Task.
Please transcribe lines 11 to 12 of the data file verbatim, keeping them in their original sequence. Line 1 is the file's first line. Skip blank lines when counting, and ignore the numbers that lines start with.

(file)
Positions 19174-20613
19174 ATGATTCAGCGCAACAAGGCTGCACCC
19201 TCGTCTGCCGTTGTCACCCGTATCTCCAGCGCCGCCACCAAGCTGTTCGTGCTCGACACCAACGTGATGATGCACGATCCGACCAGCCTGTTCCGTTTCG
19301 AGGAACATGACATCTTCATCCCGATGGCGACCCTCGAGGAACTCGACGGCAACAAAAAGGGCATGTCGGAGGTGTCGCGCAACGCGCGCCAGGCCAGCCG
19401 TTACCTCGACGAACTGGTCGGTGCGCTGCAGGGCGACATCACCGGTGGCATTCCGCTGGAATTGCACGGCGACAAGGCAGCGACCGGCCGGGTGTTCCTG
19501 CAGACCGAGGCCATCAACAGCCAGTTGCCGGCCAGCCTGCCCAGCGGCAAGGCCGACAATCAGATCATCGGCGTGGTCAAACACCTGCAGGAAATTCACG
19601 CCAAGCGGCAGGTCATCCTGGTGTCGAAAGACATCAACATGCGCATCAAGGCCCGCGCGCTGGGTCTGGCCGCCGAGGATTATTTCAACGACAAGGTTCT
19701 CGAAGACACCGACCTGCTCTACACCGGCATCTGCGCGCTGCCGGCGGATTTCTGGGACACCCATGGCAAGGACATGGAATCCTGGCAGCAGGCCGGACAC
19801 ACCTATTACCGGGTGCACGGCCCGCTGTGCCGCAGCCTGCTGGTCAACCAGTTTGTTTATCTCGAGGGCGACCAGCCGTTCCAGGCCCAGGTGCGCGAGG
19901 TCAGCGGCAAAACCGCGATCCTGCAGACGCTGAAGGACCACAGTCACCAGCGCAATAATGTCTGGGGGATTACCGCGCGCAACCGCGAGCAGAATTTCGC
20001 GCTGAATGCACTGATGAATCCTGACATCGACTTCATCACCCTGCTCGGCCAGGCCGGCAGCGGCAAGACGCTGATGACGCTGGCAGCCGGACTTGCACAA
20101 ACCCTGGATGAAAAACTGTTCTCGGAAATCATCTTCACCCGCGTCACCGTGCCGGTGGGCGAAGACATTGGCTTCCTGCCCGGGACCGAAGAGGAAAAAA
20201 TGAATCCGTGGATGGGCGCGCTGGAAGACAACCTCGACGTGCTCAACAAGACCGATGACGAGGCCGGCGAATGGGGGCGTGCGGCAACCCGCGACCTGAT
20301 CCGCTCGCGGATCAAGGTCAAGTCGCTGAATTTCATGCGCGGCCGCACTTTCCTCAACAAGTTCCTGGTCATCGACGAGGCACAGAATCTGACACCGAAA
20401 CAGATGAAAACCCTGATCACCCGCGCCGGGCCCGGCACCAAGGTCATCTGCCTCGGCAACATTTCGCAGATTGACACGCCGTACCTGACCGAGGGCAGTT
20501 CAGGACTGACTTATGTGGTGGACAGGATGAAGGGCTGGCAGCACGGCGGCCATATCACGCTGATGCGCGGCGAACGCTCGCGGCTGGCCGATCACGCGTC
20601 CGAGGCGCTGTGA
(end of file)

20001 GCTGAATGCACTGATGAATCCTGACATCGACTTCATCACCCTGCTCGGCCAGGCCGGCAGCGGCAAGACGCTGATGACGCTGGCAGCCGGACTTGCACAA
20101 ACCCTGGATGAAAAACTGTTCTCGGAAATCATCTTCACCCGCGTCACCGTGCCGGTGGGCGAAGACATTGGCTTCCTGCCCGGGACCGAAGAGGAAAAAA